This Halloween, Civil Rights Violations Scare Us More than Anything

Together, we can prevent a scary future and build a better community

Spooky season is here! But it’s not just the ghastly ghouls and haunted houses that scare us. With the 2022 Legislative Session just around the corner, it’s the wicked violations to our civil rights that sends chills up our spines. 

Thankfully, there are many ways you can get involved and take action to make a difference. Read about what scares us most and how you can help prevent a frightful future for South Dakota and build a better community.

Anti-trans attacks continue to scare us

Every year, issues that matter most to South Dakotans are being ignored as some South Dakota legislators continue to attack the LGBTQ+ and Two Spirit community and erode their rights with bills that stoke fear and hatred amid discriminatory rhetoric. 

Bill after bill seems fixated on the incorrect notion that some of our friends and neighbors are not entitled to the same dignity and respect as others. Bills to prevent transgender athletes from competing. Bills that would allow health care providers, medical institutions and health insurance providers to refuse care to a patient on religious, moral, ethical or philosophical grounds. Bills that would ban transgender people from obtaining birth certificates that accurately reflect their identity.

The more we legislate solutions in search of problems, the more our communities suffer. It’s time we stop these attacks and focus on issues that matter to the people of South Dakota.

Abortion rights are threatened

Personal privacy and reproductive rights are among our most important constitutional liberties. But extremist politicians don’t seem to care about our constitutional rights.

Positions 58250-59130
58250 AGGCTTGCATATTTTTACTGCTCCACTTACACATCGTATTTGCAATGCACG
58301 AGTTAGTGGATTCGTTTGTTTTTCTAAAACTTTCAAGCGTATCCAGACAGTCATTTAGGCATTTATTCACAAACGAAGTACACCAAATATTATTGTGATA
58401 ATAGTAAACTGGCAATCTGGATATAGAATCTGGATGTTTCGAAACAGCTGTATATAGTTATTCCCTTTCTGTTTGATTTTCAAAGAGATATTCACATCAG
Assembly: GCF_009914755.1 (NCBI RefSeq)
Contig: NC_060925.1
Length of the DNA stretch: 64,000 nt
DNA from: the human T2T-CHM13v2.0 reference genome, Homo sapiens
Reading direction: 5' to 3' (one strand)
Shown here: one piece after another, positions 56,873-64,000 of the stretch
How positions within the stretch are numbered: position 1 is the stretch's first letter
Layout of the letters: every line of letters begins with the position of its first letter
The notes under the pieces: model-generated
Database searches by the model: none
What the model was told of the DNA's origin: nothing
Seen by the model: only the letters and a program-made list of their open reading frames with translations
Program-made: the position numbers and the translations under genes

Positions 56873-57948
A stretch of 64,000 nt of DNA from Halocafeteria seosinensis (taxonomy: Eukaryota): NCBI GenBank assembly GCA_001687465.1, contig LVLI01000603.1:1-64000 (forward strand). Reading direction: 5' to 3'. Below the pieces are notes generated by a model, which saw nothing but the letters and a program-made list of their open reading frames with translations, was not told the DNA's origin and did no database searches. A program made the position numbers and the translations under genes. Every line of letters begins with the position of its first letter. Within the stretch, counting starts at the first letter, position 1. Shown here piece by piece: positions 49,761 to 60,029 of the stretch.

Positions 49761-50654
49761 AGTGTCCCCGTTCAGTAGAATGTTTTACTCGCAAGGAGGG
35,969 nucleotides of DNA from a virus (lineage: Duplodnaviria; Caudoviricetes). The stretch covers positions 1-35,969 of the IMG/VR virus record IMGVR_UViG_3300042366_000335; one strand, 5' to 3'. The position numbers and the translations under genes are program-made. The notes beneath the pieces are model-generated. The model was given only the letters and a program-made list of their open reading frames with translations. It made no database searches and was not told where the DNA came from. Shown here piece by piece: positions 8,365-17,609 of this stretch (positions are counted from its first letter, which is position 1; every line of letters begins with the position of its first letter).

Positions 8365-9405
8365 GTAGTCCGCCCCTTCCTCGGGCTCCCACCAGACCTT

From Texas and Arizona to right here in South Dakota, politicians are working extremely hard to prevent people from getting an abortion or to shame them out of having one. Whether it’s forced waiting periods, medically unnecessary and stigmatizing procedures, requiring coercive and inaccurate medical information to be presented to pregnant people seeking abortion care, legally empowering medical professionals to discriminate against pregnant people because of their identity or personal religious beliefs, or flat-out bans, these politicians are determined to block abortion access.

And in doing so, they’re robbing pregnant people of their basic human and civil rights.

It’s beyond time for South Dakota to recognize that abortion care is essential health care. It is our right to shape our families, to access the health care we need, to decide when or whether we have children, and how we shape our lives.

Classroom censorship is scary

In the past few months, there has been a proliferation of efforts across the country to restrict the teaching of so-called “divisive concepts.” This nationwide push is part of a concerted and coordinated effort to limit teacher and student rights, free speech, and hinder the discussion of racial justice issues in classrooms.

We’re seeing it here in South Dakota, too, most recently with the removal of Oceti Sakowin Essential Understandings and Native American topics from the South Dakota Department of Education’s content standards and the assembly of a second committee to recommend entirely new revisions.

Students are the next generation of leaders who will move us through the journey to a more just and inclusive democracy. We cannot rob them of the requisite historical knowledge of Indigenous people in our state. The more South Dakota students can learn about our history – the good, the bad and the ugly – and the lessons it can teach us, the better prepared they will be to tackle the inequities and injustices present in our communities. Every student should have the right to receive an inclusive education and have an open and honest dialogue about America’s history.

Can you help us prevent a frightening future for South Dakota?

Before you journey on your trick or treating adventures, visit tombstones and pumpkin patches, or travel through a haunted house, don’t forget to get involved, take action, and prevent an eerie future for all South Dakotans.

Whether you’re making a phone call, texting your senator, or setting up a meeting with your representatives, the choice is yours. Every action you take will inch us closer toward broadening and strengthening civil liberties in South Dakota.